Politicization and Venezuela’s Presidential Recall Referendum Timeline
By Erika Sato, Research Associate at the Council on Hemispheric Affairs
To download a PDF version of this article, click here.
In recent months, Venezuelan electoral officials have faced pressure from the U.S.-backed opposition, the Democratic Unity Roundtable (MUD), regarding the timeline of the petition for a proposed Presidential Recall Referendum. MUD alleges that the petition process has been slowed down by officials for political reasons. Venezuelan opposition party MUD claims that the referendum can and should be held this year, while election officials within the National Electoral Council (CNE, a branch of government separate from the executive) maintain that it is not possible to complete the process more quickly than their proposed timeline. Certainly, the timeline of the referendum is extremely significant for the opposition: if the referendum passes before January 10, 2017, then new presidential elections will be held; but if it passes after that date, the rest of President Nicolás Maduro’s mandate will be carried out by his administration’s Vice President Aristobulo Isturiz.
On August 9, CNE President Tibisay Lucena held a press conference announcing an official timeline and explaining the legislation that regulates each element of the process.  Under this timeline, the next step of the referendum is projected to occur in late October, and the referendum vote itself will most likely take place in 2017 should all requirements of the law be met. Lucena explained that the CNE has important reasons for presenting this particular timeline; the commission requires sufficient time to manage technical and logistical planning, and to ensure the legality of each step of the petition process. Given both the solid track record of the CNE over the past 17 years and the detailed account of the rationale for the timeline offered by the CNE, it is doubtful that the body has succumbed to partisanship in the construction of the referendum timeline.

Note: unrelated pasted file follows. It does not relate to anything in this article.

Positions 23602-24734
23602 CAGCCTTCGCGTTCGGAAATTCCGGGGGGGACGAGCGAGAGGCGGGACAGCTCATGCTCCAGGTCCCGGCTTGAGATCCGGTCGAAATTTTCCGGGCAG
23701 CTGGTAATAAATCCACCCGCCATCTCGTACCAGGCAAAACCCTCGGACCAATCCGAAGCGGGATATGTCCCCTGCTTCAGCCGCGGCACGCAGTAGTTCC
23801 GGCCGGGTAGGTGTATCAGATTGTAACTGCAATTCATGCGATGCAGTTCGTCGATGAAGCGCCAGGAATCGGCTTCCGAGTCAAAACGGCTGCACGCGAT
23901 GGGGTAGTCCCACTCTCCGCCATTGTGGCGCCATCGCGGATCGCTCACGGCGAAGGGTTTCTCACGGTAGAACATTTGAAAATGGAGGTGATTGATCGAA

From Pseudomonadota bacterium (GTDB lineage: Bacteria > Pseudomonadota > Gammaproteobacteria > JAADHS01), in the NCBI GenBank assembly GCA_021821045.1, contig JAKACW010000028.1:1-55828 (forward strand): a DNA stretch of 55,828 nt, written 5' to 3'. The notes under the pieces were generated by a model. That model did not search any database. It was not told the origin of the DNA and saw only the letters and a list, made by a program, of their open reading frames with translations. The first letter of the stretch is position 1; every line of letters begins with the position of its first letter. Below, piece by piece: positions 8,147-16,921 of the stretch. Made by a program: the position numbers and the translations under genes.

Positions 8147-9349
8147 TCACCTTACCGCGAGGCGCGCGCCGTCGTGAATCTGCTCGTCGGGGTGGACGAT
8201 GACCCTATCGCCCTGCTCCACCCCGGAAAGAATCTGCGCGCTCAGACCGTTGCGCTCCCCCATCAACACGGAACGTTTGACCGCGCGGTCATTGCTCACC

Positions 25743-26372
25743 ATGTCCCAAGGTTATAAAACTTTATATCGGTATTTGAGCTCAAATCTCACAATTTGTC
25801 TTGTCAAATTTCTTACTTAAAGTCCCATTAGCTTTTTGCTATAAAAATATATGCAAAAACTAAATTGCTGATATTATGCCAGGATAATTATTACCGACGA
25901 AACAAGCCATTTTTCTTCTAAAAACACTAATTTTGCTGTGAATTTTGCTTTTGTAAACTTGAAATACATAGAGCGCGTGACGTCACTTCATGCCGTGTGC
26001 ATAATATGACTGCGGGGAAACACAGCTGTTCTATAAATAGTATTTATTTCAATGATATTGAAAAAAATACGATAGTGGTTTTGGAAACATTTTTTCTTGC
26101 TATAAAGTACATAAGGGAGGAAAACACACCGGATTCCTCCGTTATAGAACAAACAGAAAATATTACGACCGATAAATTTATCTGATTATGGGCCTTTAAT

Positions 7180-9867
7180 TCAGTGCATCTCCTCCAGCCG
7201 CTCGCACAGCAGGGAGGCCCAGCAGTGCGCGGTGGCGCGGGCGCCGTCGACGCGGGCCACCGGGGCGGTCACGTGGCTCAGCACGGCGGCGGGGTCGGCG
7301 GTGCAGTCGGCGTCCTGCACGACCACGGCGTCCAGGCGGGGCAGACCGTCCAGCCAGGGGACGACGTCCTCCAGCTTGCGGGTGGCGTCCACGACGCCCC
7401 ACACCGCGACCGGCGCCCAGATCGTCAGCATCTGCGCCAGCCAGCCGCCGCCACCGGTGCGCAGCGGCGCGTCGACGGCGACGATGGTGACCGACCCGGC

Throughout the press conference, Lucena emphasized the importance of following exactly the procedures outlined in the Venezuelan Constitution and provided evidence that the CNE’s timeline matched up with these regulations. She explained the importance of strictly following these procedures and taking sufficient time to ensure both lawful and technically and logistically sound referenda. She cited Venezuela’s first elections under its 1999 Constitution to elaborate on the dangers of speeding along democratic processes. At that time, authorities faced extreme pressure to finalize the electoral procedures within May, in accordance with the government’s plans. The election was rushed before it was technically and logistically prepared, resulting in catastrophe—some of the materials were printed with mismatching pictures and parties of candidates. In the end, the election had to be postponed to a later date, a decision made just days before it was scheduled to take place. This example of the lessons electoral officials learned from Venezuela’s history highlighted the importance of taking sufficient time to prepare the logistical proceedings in the current referendum.
In the press conference, Lucena also presented examples of Venezuela’s past recall referenda, including a presidential recall referendum in 2004 and 10 municipal recall referenda in 2007. She stressed that with recall referenda, the CNE has the duty of reconciling the “contradictory rights” between the Venezuelans soliciting the referendum and those who elected the official by popular vote in the first place. Certainly, the possibility of infringing upon the rights of the original voters who elected President Maduro is not implausible. She elaborated, “we are living in a political context of confrontation in which some political factors are seeking to distort the norms or the application of the law to demolish electoral authority.” In other words, Venezuela’s recent history provides examples of recall referenda that were petitioned with illegitimate reasons. For example, Lucena cites that in 2007 electoral authorities received over 400 petitions for local recall referenda, including some from corporations retaliating against politicians who refused them contracts, and even one from a disgruntled spouse of an official. It is in light of this past situation that the rule was created which requires an initial petition signed by one percent of the population in order to activate a recall referendum and determine a political organization as mediator.